Hispidulin, a constituent of Clerodendrum inerme that remitted motor tics, alleviated methamphetamine-induced hyperlocomotion without motor impairment in mice

Wei Jan Huang, Hsin Jung Lee, Hon Lie Chen, Pi Chuan Fan, Yuan Ling Ku, Lih Chu Chiou

Research output: Contribution to journalArticle

10 Citations (Scopus)

Abstract

Ethnopharmacological relevance Previously, we found a patient with an intractable motor tic disorder that could be ameliorated by the ground leaf juice of Clerodendrum inerme (CI). Furthermore, the ethanol extract of CI leaves effectively ameliorated methamphetamine-induced hyperlocomotion (MIH) in mice, an animal model mimicking the hyper-dopaminergic status of tic disorders/Tourette syndrome, schizophrenia, or obsessive-compulsive disorder. Here, we for the first time identified a constituent able to reduce MIH from the CI ethanol extract that might represent a novel lead for the treatment of such disorders. Materials and methods The ethanol extract of CI was sub-divided into n-hexane, dichloromethane, n-butanol and water fractions. Using MIH alleviation as a bioassay, active compounds were identified in these fractions using silica gel chromatography, recrystallization and proton NMR spectroscopy. Results The dichloromethane and n-hexane fractions were active in the bioassay. Further subfractionation and re-crystallization resulted in an active compound that was identified to be hispidulin by proton NMR spectroscopy. Hispidulin significantly alleviated MIH in mice at doses that did not affect their spontaneous locomotor activity or performance in the rotarod test, a measure for motor coordination. Conclusions Hispidulin is a flavonoid that has been isolated from several plants and reported to have anti-oxidative, anti-inflammatory and anti-cancer activities. Here, we for the very first time found that hispidulin can also alleviate MIH at doses that did not impair motor activity, suggesting a therapeutic potential of hispidulin in hyper-dopaminergic disorders.

Original languageEnglish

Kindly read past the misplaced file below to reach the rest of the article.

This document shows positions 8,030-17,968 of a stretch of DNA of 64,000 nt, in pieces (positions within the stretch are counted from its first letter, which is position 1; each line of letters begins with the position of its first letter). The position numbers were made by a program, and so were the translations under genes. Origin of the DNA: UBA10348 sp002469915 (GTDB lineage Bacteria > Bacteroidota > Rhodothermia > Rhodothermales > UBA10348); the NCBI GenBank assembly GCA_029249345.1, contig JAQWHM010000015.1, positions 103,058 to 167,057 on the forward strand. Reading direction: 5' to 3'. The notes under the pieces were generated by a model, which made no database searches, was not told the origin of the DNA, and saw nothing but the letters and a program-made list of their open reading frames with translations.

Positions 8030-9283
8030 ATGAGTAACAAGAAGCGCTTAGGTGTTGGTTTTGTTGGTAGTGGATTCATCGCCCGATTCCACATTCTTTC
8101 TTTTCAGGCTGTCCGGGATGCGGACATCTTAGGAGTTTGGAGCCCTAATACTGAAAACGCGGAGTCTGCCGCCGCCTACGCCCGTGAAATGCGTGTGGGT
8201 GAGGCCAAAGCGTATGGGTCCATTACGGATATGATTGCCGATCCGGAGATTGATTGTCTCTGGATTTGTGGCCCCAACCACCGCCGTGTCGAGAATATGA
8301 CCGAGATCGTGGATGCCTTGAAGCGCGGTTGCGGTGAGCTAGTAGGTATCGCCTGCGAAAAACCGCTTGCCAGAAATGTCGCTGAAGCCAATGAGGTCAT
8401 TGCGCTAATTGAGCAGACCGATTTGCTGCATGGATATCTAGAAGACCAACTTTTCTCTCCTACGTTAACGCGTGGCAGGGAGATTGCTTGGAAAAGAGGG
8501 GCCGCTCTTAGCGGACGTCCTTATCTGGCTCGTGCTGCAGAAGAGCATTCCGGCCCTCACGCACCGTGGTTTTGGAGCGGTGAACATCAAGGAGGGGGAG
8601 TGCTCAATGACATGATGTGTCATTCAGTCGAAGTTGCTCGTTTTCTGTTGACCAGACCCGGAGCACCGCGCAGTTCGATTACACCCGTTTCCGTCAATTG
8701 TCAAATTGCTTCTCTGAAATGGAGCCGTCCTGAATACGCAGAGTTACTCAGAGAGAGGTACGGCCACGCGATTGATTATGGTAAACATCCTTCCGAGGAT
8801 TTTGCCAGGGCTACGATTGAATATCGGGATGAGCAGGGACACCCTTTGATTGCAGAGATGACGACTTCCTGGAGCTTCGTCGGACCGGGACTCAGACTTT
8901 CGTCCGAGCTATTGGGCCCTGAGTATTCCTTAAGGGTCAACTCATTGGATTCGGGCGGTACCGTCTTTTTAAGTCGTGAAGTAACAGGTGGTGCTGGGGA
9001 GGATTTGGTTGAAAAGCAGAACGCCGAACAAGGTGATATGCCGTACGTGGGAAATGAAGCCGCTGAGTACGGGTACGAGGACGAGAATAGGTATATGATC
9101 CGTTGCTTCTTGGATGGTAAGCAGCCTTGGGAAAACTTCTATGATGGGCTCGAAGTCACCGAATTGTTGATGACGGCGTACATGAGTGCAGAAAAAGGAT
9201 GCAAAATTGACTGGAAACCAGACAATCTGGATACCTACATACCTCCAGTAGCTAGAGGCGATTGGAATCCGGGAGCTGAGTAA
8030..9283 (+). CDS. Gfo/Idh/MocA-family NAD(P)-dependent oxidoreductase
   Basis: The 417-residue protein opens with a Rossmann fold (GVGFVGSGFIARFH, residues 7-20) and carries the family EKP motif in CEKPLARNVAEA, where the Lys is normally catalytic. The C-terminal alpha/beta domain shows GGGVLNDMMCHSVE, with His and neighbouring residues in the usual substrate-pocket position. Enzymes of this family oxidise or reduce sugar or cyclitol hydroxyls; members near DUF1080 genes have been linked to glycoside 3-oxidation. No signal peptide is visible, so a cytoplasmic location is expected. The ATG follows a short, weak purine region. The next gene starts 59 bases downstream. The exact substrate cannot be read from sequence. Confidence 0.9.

Pages (from-to)18-22
Number of pages5
JournalJournal of Ethnopharmacology
Volume166
DOIs
Publication statusPublished - May 26 2015

Fingerprint

Clerodendrum
Tics
Methamphetamine
Tic Disorders
Ethanol
Methylene Chloride
Biological Assay
Protons
Magnetic Resonance Spectroscopy
Rotarod Performance Test
Tourette Syndrome
1-Butanol
Obsessive-Compulsive Disorder
Silica Gel
Locomotion
Crystallization
Flavonoids
Gel Chromatography
Schizophrenia
Motor Activity

Keywords

  • Clerodendrum inerme
  • Flavonoids
  • Hispidulin
  • Methamphetamine
  • Motortics
  • Tourettesyndrome

ASJC Scopus subject areas

  • Pharmacology
  • Drug Discovery

Cite this

Hispidulin, a constituent of Clerodendrum inerme that remitted motor tics, alleviated methamphetamine-induced hyperlocomotion without motor impairment in mice. / Huang, Wei Jan; Lee, Hsin Jung; Chen, Hon Lie; Fan, Pi Chuan; Ku, Yuan Ling; Chiou, Lih Chu.

In: Journal of Ethnopharmacology, Vol. 166, 26.05.2015, p. 18-22.

Research output: Contribution to journalArticle

@article{0416f2d85298454ebdcae73823e3257d,
title = "Hispidulin, a constituent of Clerodendrum inerme that remitted motor tics, alleviated methamphetamine-induced hyperlocomotion without motor impairment in mice",
abstract = "Ethnopharmacological relevance Previously, we found a patient with an intractable motor tic disorder that could be ameliorated by the ground leaf juice of Clerodendrum inerme (CI). Furthermore, the ethanol extract of CI leaves effectively ameliorated methamphetamine-induced hyperlocomotion (MIH) in mice, an animal model mimicking the hyper-dopaminergic status of tic disorders/Tourette syndrome, schizophrenia, or obsessive-compulsive disorder. Here, we for the first time identified a constituent able to reduce MIH from the CI ethanol extract that might represent a novel lead for the treatment of such disorders. Materials and methods The ethanol extract of CI was sub-divided into n-hexane, dichloromethane, n-butanol and water fractions. Using MIH alleviation as a bioassay, active compounds were identified in these fractions using silica gel chromatography, recrystallization and proton NMR spectroscopy. Results The dichloromethane and n-hexane fractions were active in the bioassay. Further subfractionation and re-crystallization resulted in an active compound that was identified to be hispidulin by proton NMR spectroscopy. Hispidulin significantly alleviated MIH in mice at doses that did not affect their spontaneous locomotor activity or performance in the rotarod test, a measure for motor coordination. Conclusions Hispidulin is a flavonoid that has been isolated from several plants and reported to have anti-oxidative, anti-inflammatory and anti-cancer activities. Here, we for the very first time found that hispidulin can also alleviate MIH at doses that did not impair motor activity, suggesting a therapeutic potential of hispidulin in hyper-dopaminergic disorders.",